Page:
I know I had to make a few shortcuts when arranging this year's carols music. I am not an arranger, and the band we have isn't currently capable of too much polyphony, so I only did 2 cornets parts, 2 horns, baritone/tenor troms, euph/bass trom and bass parts plus marching drums (snare bass, and symbols with a bell lyre). The sound I get is big and bright, but the music is now also usable if I need to make a small carol ensemble. So I am for experimentation.

    As for the eupho parts being both clefs, it isn't always the case. Some publishers will only do one, or the other. Or have a different Baritone TC part to the Eupho BC part. Is it possible to make an international standard on this?
  8. Keppler

    Keppler Moderator Staff Member

    Bring it on.. will be watching with interest, Dave.
  9. shedophone

    shedophone Member

    I dont see why bands shouldnt be open to expansion a bit- but how can we say they are not?
    Over the last 30 years bands have added percussion, keyboard, electronics and even bagpipes!
    Personally i dont agree with trumpets mixing with cornets, and french horns have completely the wrong sound for a brass band!

    Going back to the whole trable/bass clef issue... Its a lot easier for the conductor the more clefs are kept the same. Its also easier for the player not to have to learn two clefs.
    However, it is good to play in two (3, 4?) clefs as you can then play in any ensemble!

    Even though i was taught to play in treble clef when i learnt euph last year, i found it much easier to play in bass clef. Thats because bass clef euph/bari is in concert pitch.

    I dont agree that people should be taught to play in just bass clef, or just treble clef. Teach'em both! :twisted:
  10. PeterBale

    PeterBale Moderator Staff Member

    Just a couple of thoughts off the top of my head:

    In theory, it would be good to vary the size of the band for some items, and I believe it does happen occasionally, maybe by including one or two ten-piece arrangements, or featuring a trombone quartet or similar as a feature. There are also a few pieces around that use only certain sections of the band - omitting the cornets, for example, or something like "Fever-fantasy", where the solo euph is accompanied by a cornet ensemble.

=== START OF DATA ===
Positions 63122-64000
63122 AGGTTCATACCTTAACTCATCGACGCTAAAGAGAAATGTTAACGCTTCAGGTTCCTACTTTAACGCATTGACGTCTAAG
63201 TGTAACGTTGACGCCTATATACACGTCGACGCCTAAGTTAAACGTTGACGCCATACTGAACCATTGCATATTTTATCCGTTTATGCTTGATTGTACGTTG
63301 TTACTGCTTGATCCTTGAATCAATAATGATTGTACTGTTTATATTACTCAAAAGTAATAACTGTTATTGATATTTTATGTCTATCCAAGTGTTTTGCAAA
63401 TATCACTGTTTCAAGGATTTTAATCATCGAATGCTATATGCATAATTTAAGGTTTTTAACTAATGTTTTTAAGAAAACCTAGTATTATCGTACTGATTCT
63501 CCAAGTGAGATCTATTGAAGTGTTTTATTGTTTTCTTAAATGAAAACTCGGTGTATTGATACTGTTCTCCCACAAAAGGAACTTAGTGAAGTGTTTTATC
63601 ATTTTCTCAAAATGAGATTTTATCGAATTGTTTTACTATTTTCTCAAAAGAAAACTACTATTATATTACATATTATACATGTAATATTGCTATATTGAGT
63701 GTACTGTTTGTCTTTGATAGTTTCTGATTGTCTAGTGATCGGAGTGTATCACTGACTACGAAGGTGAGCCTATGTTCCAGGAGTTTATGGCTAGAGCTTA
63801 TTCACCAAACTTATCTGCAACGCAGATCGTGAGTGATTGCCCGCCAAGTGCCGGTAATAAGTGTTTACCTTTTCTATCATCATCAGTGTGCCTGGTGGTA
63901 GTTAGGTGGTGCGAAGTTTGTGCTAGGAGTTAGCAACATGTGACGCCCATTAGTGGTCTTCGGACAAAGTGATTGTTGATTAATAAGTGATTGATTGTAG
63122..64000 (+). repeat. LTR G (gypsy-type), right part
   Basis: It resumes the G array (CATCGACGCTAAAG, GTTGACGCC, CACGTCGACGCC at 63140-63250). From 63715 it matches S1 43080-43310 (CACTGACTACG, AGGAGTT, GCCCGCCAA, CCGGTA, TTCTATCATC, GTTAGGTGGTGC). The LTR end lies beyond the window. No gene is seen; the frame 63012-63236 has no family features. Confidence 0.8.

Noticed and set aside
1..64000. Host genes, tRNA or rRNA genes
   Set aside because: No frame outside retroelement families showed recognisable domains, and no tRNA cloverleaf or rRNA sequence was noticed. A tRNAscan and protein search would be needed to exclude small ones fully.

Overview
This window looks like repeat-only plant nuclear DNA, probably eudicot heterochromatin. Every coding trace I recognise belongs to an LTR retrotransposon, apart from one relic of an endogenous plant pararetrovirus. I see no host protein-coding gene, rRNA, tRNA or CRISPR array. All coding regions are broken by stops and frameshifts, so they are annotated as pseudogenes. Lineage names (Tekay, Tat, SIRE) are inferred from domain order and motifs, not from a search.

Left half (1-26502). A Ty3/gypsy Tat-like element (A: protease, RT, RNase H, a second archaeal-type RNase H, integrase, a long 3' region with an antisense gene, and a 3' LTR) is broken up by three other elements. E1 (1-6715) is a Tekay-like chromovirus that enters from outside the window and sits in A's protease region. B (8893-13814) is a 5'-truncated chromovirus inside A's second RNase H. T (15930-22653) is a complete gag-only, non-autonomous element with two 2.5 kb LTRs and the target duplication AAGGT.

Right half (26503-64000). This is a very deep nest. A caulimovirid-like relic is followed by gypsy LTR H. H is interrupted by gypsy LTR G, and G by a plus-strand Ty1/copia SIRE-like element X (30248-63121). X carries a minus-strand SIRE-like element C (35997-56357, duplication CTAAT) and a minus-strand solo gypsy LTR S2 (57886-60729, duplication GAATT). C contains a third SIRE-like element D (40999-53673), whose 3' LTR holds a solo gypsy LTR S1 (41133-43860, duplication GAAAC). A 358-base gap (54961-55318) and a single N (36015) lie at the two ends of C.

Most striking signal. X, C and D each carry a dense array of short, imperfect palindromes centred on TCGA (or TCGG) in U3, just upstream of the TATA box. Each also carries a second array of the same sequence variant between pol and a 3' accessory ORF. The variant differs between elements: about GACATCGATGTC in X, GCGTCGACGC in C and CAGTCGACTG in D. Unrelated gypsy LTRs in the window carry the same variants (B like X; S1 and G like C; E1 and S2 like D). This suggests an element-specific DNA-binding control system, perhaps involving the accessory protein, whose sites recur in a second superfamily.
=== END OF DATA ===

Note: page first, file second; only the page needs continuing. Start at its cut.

I agree that the top of the band can be lacking in tonal variation, and perhaps the inclusion of more than one sop - or Eb trumpet - or even piccolo trumpet, could enhance the possibilities available to the group. I attended the concert by Royal Academy of Music Brass last Friday evening, and you were immediately aware of the difference made by the additional instruments (including the use of more than one flugel as well).

    I am sure that, with the calibre of players currently involved in banding, it would be possible to find some who were able and willing to double up as necessary.

    There are two problems that I would see, however, that could impose limitations: one, as already highlighted, is the commercial aspect. One advantage the brass band has over other ensembles is that, by and large, the instrumentation will be standard, with the expectation that there will be players to cover the parts scored, all-be-it with the occasional judicious cue just in case. Thus the composer knows what he is writing for (even though he may feel it cramps his style somewhat) and the band purchasing the arangement/composition knows what is required as well.

    The other problem could be that of keeping everybody happy in rehearsal: this has been touched on under other headings, particularly with regard to attracting good percussionists, and making them feel that the time spent attending rehearsals is worthwhile. Having a more flexible approach to instrumentation could make the scheduling and planning of rehearsals even more complex, esopecially when the brass players are used to playing in every piece.
  11. EIBB_Ray

    EIBB_Ray Member

    I don't see the big deal. When our Euph/Bari (and bass) players came to play brass band they either knew TC, learned it, or (in one case) scanned everything and transcribed it to BC.

    Not everything is as clean as good old concert key cornet parts, most instruments have crosses to bear when playing different literature(i.e. horn parts in various keys, esp in orchestra), you study it, learn it and do it.

    The practice of writing all treble clef parts for Brass bands, makes huge sense for brass band, writing and teaching BC Euph and Bari makes certain sense for concert band.

    Sure some standard would be nice, but there isn't really anybody to enforce it, the market dictates. If BB was bigger in the UC there'd probably be more Euph Bari players learning TC.
  12. Okiedokie of Oz

    Okiedokie of Oz Active Member

    Hooray for technology. But what if you CAN'T transpose it? It becomes another job for the music teacher of bandmaster. Now, were we to do that here during contest preparation time, I'd have to write out the Test piece, own choice, street march, concert march, hymn and light entertainment program.